Take the 2-minute tour ×
Ask Different is a question and answer site for power users of Apple hardware and software. It's 100% free, no registration required.

So I bought an unlocked iPhone 4S and im stuck at activation. I just want to get into the phone, get some apps and other stuff via Wifi. My friend has an unlocked iphone as well, can I put his SIM into my iPhone to get through activation and then remove it ?

Will that affect my phone or soon to have SIM ? Will that affect his SIM or his iPhone ?

Thanks !

share|improve this question
    
Yes. No it won't affect your phone. –  cksum Dec 26 '11 at 19:23
    
are you sure ? Have you tried it yourself or seen it happen ? If so, please post this as a reply so I can mark it as answer. –  Render Dec 26 '11 at 20:34
    
Yes I'm sure. An iPhone requires a SIM to activate. If the phone was locked to a specific carrier, it would require a SIM from that respective service provider. Since your iPhone is factory unlocked, any SIM (provided it's a micro-SIM) will suffice for activation. SIM cards to do not affect your device. You could get SIM cards from Fido, Rogers, Bell, AT&T, and Verizon and use each one every hour if you wish. SIMs only allow your device to connect to the carriers towers, that is all. That's what SIMs are for, to talk to the carrier and say, "Hey, I'm authorized to be here." –  cksum Dec 26 '11 at 23:08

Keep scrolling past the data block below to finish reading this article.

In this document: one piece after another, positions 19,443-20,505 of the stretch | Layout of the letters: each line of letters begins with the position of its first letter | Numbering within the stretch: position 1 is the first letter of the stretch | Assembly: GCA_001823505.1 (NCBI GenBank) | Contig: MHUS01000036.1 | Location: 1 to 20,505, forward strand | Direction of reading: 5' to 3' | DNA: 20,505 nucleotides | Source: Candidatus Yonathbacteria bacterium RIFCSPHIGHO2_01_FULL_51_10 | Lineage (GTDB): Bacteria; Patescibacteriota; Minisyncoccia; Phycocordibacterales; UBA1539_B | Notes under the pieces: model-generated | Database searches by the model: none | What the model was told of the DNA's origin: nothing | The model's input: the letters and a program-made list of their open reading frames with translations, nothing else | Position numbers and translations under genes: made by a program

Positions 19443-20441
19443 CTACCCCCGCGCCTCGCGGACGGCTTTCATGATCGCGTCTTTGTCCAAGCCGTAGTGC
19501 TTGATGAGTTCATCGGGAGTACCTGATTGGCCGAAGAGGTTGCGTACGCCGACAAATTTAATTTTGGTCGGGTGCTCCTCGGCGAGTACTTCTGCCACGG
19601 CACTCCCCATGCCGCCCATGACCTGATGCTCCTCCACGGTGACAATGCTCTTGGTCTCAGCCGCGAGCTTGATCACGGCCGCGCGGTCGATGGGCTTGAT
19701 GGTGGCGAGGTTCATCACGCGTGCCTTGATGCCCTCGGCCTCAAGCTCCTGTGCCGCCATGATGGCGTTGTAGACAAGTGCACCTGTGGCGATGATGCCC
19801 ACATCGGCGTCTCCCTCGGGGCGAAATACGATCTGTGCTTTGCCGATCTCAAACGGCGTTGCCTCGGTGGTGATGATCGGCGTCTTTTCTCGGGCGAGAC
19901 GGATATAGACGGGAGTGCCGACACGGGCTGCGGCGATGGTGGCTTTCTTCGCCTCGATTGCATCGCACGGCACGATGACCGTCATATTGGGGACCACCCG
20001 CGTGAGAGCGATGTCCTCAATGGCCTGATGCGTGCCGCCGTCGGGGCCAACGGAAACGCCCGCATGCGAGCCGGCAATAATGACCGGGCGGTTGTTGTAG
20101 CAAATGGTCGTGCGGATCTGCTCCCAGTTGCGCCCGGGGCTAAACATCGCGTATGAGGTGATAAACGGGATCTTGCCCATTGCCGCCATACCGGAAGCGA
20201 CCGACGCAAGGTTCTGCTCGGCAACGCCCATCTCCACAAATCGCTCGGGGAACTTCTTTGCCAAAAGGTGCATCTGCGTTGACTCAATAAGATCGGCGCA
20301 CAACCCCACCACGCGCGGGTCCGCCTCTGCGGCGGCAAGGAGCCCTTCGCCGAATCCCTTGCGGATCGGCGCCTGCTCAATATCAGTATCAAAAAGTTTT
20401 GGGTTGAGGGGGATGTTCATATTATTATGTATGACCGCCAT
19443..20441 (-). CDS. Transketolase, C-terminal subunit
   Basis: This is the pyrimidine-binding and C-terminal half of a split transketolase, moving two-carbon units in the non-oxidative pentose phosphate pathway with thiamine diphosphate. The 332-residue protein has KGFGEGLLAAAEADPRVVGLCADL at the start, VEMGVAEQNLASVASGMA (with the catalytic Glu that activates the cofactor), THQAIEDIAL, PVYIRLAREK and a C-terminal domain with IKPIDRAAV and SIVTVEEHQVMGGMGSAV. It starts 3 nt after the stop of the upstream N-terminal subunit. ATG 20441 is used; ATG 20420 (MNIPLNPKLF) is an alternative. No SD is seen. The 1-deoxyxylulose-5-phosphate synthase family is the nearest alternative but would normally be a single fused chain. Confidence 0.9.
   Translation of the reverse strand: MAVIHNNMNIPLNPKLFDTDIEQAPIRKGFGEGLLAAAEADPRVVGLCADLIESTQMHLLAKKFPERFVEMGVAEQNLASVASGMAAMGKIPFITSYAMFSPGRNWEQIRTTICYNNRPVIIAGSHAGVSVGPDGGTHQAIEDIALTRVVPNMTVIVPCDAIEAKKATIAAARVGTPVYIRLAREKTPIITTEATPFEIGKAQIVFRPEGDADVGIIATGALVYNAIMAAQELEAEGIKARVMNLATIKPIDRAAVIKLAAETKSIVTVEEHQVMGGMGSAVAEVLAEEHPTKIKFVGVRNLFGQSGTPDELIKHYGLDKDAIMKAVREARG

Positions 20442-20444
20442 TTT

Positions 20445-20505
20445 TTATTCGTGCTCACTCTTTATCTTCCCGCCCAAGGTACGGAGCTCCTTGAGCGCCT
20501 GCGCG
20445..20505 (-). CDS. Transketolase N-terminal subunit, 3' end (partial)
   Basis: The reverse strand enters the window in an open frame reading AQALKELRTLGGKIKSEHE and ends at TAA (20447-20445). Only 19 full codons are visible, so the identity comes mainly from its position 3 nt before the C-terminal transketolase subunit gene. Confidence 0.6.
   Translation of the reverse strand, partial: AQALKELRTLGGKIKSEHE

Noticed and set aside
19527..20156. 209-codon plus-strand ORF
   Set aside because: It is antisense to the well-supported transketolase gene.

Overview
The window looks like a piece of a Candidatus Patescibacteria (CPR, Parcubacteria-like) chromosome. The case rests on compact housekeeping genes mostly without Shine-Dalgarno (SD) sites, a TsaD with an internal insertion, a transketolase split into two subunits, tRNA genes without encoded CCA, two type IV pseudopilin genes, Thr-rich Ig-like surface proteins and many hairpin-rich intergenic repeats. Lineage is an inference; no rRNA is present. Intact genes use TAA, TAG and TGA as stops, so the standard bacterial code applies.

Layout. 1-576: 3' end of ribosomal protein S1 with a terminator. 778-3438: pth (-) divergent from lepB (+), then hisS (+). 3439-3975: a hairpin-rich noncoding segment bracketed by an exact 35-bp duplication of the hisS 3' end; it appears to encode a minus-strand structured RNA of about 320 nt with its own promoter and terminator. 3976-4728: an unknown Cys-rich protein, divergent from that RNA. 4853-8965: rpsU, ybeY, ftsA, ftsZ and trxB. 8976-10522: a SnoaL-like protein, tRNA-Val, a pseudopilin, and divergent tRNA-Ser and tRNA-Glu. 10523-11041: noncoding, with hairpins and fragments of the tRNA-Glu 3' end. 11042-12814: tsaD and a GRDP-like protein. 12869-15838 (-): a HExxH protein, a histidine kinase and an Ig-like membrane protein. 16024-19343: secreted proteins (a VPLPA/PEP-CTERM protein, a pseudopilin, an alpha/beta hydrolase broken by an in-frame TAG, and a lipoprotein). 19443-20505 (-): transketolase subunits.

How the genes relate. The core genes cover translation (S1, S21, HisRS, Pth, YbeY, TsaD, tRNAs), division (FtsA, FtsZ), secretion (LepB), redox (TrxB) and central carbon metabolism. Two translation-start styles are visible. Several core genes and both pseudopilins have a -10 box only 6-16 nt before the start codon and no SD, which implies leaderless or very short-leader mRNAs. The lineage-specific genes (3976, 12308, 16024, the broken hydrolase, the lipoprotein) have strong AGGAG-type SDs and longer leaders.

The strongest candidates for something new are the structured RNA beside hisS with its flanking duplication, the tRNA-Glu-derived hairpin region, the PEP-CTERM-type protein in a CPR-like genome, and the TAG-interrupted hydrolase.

please post this as answer so I can mark it as correct –  Render Dec 27 '11 at 12:51
add comment

1 Answer

up vote 3 down vote accepted

Yes. No it won't affect your phone.

An iPhone requires a SIM to activate. If the phone was locked to a specific carrier, it would require a SIM from that respective service provider. Since your iPhone is factory unlocked, any SIM (provided it's a micro-SIM) will suffice for activation. SIM cards to do not affect your device. You could get SIM cards from Fido, Rogers, Bell, AT&T, and Verizon and use each one every hour if you wish. This is why "world phones" (devices that are not locked to a specific carrier) are appealing to those that travel. They can use one SIM card in North America, for example, and another one in Asia during their travels.

SIMs only allow your device to connect to the carrier's towers, that is all. That's what SIMs are for, to talk to the carrier and say, "Hey, I'm authorized to be here." Older technology (CDMA) required direct device activation. This meant having to call the carrier and get the device activated. Should you change your device, you would have to call again to activate the new one. SIM cards (for the newer GSM network) solved this problem by registering the SIM and not the device. Once a SIM is registered, any device its plugged into has access to that network.

share|improve this answer
add comment

Your Answer

 
discard

By posting your answer, you agree to the privacy policy and terms of service.

Not the answer you're looking for? Browse other questions tagged or ask your own question.